Friday, August 8, 2008

1040 FYI: IRA BASICS

Part I – Traditional IRA

Contributions to a “traditional” IRA are either deductible or non-deductible. If you are an active participant in an employer-sponsored pension plan, such as a 401(k), a 403(b) or a SEP, the amount of your traditional IRA contribution that is deductible is phased-out for a “modified” Adjusted Gross Income (MAGI) for tax year 2008 of $53,000 to $63,000 if filing as Single or Head of Household, or $85,000 to $105,000 if married and filing a joint return.

“Modified” AGI in this case begins with “regular” AGI and adds back the-

· foreign income and housing exclusions
· savings bond interest exclusion for higher education costs
· adoption assistance benefits exclusion
· deduction for student loan interest
· deduction for qualified tuition and fees
· deduction for domestic production activities

Deductible contributions are made with “pre-tax” dollars. If all of your contributions to all of your IRA accounts over the years were fully deductible, then all IRA distributions are fully taxable. Amounts that were “rolled-over” to an IRA from a pre-tax employer plan like a 401(k) are treated as deductible contributions.

Non-deductible contributions are made with “after-tax” dollars. You have already paid income tax on these contributions. Accumulated non-deductible contributions make up your “basis” in the IRA. If some of your IRA contributions over the years were non-deductible, then a portion of any IRA distribution is a tax-free return of your after-tax contributions. The tax-free portion is determined by a special formula and is calculated on IRS Form 8606.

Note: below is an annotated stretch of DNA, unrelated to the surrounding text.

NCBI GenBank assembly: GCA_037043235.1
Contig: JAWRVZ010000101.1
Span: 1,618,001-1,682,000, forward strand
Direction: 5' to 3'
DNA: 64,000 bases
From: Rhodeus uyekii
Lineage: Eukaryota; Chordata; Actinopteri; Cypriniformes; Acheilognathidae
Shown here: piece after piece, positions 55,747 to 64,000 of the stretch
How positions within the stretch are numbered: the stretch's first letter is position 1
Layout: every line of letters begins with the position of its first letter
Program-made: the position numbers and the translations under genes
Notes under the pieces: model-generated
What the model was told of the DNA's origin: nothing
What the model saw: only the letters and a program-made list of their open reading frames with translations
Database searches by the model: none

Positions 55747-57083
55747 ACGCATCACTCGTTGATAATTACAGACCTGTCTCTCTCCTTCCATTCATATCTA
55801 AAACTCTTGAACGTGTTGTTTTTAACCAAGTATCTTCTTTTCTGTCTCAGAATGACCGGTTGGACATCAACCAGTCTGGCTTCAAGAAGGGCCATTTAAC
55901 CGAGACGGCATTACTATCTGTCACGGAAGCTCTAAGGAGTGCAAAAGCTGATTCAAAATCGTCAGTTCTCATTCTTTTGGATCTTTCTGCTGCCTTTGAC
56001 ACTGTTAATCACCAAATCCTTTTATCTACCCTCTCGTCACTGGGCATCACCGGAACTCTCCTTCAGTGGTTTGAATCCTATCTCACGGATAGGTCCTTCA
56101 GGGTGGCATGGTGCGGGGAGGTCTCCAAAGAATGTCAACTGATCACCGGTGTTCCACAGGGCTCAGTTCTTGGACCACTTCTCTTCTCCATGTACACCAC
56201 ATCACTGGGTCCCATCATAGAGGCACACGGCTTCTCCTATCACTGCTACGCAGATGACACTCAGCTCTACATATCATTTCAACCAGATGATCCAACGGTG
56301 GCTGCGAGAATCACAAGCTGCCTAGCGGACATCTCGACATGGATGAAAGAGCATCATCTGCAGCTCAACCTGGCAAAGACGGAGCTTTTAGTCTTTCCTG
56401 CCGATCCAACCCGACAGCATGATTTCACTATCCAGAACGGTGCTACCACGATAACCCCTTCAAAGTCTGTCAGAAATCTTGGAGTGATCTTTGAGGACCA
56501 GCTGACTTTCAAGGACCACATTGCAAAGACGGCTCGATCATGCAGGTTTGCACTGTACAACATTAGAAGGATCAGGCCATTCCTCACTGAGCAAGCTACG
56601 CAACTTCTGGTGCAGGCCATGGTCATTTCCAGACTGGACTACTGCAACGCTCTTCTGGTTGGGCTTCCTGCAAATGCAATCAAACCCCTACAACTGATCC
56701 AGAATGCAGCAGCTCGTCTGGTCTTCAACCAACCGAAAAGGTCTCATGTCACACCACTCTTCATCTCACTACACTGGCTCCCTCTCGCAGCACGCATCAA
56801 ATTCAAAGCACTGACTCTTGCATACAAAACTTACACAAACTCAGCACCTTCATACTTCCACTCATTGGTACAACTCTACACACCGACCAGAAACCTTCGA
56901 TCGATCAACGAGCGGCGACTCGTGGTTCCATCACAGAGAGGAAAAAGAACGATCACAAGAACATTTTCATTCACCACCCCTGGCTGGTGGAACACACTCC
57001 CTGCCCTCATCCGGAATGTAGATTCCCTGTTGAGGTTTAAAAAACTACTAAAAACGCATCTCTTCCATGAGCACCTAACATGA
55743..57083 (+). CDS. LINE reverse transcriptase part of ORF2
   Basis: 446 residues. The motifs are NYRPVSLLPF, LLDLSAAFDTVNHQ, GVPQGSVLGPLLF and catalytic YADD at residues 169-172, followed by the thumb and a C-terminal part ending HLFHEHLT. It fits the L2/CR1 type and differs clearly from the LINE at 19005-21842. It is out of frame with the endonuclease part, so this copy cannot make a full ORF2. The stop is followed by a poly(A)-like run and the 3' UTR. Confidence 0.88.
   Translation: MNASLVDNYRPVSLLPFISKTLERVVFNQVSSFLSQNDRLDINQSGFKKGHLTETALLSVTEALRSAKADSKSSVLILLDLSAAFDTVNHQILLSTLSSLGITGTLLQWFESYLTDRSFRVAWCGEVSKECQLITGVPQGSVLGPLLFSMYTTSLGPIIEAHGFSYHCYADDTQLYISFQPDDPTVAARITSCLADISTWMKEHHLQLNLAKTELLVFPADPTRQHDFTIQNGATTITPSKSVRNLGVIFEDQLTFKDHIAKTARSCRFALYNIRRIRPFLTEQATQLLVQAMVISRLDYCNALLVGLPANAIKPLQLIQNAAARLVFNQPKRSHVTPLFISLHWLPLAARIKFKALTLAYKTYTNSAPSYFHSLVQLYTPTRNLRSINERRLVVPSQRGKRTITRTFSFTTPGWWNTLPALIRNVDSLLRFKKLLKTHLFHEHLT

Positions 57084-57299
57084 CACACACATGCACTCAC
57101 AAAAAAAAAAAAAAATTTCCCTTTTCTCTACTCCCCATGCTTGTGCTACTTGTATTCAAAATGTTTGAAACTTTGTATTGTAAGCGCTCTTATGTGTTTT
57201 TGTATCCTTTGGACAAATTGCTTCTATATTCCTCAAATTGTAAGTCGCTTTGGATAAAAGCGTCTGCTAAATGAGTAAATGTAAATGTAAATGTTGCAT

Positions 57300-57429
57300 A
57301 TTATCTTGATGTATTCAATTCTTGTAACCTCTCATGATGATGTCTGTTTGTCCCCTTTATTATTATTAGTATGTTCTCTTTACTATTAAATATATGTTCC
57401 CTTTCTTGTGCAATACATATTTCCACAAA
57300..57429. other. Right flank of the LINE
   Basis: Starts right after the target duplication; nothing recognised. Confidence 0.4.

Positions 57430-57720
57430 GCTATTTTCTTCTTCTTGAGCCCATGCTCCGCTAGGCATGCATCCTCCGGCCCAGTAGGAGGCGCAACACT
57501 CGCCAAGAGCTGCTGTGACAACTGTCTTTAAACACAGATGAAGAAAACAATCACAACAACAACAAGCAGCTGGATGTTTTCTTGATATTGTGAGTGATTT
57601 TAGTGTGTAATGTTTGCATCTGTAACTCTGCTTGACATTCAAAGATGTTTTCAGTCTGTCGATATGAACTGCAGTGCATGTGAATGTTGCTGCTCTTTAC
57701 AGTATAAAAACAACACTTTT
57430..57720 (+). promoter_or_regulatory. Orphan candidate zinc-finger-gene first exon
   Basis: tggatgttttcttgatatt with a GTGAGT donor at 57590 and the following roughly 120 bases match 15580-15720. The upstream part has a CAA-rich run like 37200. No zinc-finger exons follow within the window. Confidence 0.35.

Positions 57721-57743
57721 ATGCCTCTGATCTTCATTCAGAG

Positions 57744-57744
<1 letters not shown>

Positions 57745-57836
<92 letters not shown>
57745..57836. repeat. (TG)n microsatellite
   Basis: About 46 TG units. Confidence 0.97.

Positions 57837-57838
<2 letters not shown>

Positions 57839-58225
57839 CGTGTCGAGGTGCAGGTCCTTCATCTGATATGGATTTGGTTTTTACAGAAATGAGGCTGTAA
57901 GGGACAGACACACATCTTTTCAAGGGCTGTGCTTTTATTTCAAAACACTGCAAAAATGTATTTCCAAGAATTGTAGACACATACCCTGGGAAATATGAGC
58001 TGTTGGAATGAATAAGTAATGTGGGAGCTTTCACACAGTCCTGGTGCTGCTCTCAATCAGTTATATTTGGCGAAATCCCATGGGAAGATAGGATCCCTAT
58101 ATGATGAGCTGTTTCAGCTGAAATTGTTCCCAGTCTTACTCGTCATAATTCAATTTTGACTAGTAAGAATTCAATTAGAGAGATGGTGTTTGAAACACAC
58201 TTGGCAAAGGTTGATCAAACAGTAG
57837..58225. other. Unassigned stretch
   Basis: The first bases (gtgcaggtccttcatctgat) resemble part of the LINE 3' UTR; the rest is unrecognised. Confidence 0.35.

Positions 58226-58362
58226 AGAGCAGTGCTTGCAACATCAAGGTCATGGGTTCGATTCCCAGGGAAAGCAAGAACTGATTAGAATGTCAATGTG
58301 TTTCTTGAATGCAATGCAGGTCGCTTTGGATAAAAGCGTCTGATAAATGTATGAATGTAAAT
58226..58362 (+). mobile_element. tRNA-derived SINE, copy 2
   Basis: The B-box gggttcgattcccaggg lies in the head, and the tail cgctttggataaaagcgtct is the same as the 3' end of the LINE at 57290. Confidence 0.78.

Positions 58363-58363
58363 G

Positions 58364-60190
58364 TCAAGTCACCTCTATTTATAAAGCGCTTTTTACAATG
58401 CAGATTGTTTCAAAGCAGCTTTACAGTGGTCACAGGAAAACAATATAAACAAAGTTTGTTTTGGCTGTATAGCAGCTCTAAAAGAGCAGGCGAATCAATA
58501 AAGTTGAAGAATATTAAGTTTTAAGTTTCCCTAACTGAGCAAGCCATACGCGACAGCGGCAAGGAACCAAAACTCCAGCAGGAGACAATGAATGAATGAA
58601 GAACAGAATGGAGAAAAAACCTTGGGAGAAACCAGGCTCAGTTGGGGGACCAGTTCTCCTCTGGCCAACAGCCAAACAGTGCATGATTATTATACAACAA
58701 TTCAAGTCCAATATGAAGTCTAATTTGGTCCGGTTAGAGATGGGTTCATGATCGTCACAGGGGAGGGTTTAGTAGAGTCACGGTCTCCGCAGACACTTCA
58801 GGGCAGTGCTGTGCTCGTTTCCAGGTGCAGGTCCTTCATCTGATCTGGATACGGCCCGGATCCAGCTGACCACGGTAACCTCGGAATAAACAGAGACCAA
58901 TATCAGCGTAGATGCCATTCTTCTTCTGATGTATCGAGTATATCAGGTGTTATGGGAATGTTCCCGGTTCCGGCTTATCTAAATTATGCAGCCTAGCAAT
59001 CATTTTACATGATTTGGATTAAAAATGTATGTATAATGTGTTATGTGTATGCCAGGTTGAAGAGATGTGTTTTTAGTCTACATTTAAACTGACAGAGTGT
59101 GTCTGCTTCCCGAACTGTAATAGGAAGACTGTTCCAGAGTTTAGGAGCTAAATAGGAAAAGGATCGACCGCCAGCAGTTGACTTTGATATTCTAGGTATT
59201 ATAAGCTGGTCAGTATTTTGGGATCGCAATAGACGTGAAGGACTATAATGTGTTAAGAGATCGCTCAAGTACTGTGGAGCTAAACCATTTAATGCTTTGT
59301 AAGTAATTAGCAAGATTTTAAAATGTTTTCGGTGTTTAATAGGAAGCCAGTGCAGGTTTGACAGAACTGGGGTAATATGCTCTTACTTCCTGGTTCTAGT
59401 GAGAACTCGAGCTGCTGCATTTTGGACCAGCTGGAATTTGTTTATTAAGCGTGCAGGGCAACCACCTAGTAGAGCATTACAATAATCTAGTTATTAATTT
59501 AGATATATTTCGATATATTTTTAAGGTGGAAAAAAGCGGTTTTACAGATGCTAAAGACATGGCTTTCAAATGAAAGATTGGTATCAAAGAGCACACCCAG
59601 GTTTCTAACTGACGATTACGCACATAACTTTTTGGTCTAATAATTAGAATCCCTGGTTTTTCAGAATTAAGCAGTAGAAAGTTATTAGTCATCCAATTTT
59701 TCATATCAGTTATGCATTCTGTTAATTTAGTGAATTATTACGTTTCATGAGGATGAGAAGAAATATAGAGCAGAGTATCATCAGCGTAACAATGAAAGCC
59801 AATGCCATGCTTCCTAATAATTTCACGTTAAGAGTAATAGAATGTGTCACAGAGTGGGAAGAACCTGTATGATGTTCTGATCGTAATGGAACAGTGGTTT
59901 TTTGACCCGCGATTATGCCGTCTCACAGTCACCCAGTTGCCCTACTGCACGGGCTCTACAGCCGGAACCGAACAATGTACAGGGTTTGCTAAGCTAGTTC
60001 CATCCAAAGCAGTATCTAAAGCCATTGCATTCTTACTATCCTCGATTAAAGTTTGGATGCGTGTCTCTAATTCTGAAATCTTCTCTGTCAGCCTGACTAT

Many taxpayers have more then one IRA account, and each individual account may have a different mix of deductible and non-deductible contributions. However, when you calculate the tax-free portion of a traditional IRA distribution all monies in all traditional IRA accounts are lumped together.

You must begin to take annual minimum distributions from your traditional IRA once you reach age 70½. Once you turn age 70½ you can no longer make contributions to a traditional IRA, even if you continue to work and have earned income. Upon your death your beneficiaries will be taxed on withdrawals from an inherited traditional IRA.

Part II – ROTH IRA

You can contribute to a ROTH IRA for 2008 if your “modified” AGI (same as above) is under 116,000 if Single or Head of Household, or $169,000.00 if Married Filing Joint.

Contributions to a ROTH IRA are made with “after-tax” dollars. ROTH IRA contributions are never deductible. Qualified distributions from a ROTH IRA are totally tax free.

A qualified distribution is one that is made after a 5-year holding period, beginning on the first day of the first year you make a contribution, and is made after the taxpayer reaches age 59½, or due to death or disability or for a qualified “first-time” home purchase. The earnings portion of a non-qualified distribution is fully taxable and may also be subject to a 10% penalty.

You do not have to begin taking annual minimum distributions from a ROTH IRA when you reach age 70½. You never have to touch the money in a ROTH IRA during your lifetime. You can continue to make contributions to a ROTH IRA after you turn age 70½ as long as you have earned income. If you are still working at age 80 you can contribute to a ROTH IRA. Beneficiaries do not have to pay income tax on distributions from an inherited ROTH IRA.

TTFN

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